Here we have the finished stair well ready to be deployed. We can use the viewer to help us see what the physics looks like for any given object. Make sure you have the debug/develop menu enabled and then select "render metadata" and tick the "Physics Shapes" option.
In the image above I have told the object to use the convex hull physics. This is selectable from within the features tab of the build menu and is labelled "Physics Shape Type". By default you may see only two options, "convex hull" and "none". As you can see the convex hull drapes itself over the mesh and is far from useful. If you select none then the object effectively becomes phantom and you can use the old fahsioned trick of invisible prims. However, there is a better way.

The better way, is to build your own physics model. Don't worry it is not scary and all you do in fact is exactly what you might have down with a sculpted prim and invisible prims. Create a model that matches the physics you wish to define. the simpler the better as each face will add to the physics cost of the mesh upload and therefore influence your overall LI.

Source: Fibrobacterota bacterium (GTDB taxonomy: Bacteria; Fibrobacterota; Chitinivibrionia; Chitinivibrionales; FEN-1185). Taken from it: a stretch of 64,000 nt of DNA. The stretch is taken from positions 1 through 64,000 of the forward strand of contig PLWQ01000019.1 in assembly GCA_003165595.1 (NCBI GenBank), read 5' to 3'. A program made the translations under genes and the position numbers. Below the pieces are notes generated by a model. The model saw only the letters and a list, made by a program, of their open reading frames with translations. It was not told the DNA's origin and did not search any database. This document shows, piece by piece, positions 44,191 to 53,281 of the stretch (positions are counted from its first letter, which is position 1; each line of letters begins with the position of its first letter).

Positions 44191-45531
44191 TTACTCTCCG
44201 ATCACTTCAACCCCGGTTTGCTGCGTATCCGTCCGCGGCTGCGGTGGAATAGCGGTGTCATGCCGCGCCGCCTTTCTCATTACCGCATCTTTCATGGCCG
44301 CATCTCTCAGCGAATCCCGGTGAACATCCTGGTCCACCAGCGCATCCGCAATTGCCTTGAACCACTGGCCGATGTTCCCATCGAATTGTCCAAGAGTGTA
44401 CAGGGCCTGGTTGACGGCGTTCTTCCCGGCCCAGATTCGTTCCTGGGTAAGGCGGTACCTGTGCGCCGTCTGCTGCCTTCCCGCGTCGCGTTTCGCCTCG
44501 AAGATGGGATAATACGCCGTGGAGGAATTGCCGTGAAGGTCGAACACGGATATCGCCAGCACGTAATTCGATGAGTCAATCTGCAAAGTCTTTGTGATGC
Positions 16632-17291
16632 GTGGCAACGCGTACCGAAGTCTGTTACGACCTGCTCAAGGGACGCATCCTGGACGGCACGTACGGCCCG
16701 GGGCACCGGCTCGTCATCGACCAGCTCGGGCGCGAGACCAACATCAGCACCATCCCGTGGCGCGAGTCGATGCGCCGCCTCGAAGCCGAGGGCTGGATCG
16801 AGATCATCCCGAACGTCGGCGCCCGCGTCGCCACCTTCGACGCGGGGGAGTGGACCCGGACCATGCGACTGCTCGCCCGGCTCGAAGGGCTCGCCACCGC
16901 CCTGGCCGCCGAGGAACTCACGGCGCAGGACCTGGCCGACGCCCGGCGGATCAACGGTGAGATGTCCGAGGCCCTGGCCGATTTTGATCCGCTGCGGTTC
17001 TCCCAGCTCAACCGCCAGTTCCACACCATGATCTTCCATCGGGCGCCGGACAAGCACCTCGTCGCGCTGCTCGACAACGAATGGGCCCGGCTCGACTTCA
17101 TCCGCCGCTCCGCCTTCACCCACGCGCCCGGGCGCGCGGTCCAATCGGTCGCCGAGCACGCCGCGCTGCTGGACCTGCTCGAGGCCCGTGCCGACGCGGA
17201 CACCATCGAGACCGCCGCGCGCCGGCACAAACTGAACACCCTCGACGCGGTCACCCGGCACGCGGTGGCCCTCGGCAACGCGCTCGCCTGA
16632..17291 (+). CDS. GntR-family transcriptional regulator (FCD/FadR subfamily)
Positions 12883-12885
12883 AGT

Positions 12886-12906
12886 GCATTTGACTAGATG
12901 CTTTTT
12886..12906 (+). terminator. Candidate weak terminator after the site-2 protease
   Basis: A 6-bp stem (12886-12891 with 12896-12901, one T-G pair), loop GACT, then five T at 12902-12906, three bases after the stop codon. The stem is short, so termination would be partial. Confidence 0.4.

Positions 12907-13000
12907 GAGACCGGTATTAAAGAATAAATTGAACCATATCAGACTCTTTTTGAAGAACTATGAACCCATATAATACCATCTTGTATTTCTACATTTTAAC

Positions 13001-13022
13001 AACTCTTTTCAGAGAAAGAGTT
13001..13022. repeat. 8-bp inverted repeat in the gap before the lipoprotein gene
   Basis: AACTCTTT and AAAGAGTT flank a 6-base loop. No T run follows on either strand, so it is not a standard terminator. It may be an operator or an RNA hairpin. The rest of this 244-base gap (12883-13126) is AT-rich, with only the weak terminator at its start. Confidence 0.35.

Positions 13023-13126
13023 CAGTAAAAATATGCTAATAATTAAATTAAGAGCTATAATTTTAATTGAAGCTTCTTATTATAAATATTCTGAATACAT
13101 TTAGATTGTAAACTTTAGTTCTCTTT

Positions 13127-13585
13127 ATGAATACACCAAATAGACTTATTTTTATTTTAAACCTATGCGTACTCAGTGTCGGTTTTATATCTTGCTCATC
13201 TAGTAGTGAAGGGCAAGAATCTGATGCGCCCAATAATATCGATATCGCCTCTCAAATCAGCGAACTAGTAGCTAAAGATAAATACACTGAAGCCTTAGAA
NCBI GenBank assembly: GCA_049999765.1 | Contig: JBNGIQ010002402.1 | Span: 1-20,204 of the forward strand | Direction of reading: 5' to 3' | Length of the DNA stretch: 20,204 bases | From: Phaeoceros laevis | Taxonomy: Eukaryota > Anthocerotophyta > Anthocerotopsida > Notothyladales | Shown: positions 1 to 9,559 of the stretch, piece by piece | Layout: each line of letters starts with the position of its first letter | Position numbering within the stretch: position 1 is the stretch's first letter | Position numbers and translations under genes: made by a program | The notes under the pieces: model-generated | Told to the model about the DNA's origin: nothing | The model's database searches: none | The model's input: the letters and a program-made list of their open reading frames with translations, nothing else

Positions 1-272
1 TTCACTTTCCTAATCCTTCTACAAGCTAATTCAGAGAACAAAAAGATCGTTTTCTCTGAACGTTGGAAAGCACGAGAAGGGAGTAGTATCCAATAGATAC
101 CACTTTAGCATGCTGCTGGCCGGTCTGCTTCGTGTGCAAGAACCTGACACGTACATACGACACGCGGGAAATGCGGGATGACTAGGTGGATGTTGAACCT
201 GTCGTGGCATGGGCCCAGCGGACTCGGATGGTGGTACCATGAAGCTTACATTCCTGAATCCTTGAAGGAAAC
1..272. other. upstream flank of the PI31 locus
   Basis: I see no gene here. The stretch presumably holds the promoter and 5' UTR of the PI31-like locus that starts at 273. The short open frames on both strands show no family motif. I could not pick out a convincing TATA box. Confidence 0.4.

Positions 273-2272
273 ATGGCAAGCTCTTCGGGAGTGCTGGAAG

In the photo above I am working on such a model. Note that I am only defining the surface that I want to be "physical", so ramps for the stairs are that bare minimum. I have also chosen to go crazy and define some physical presence for the columns and other decorations. Everything that would never be reasonably expected to be touched by an avatar can be made invisible. Once you have made this model drop the Mesh Studio script into it, set the settings to the lowest level and make your mesh.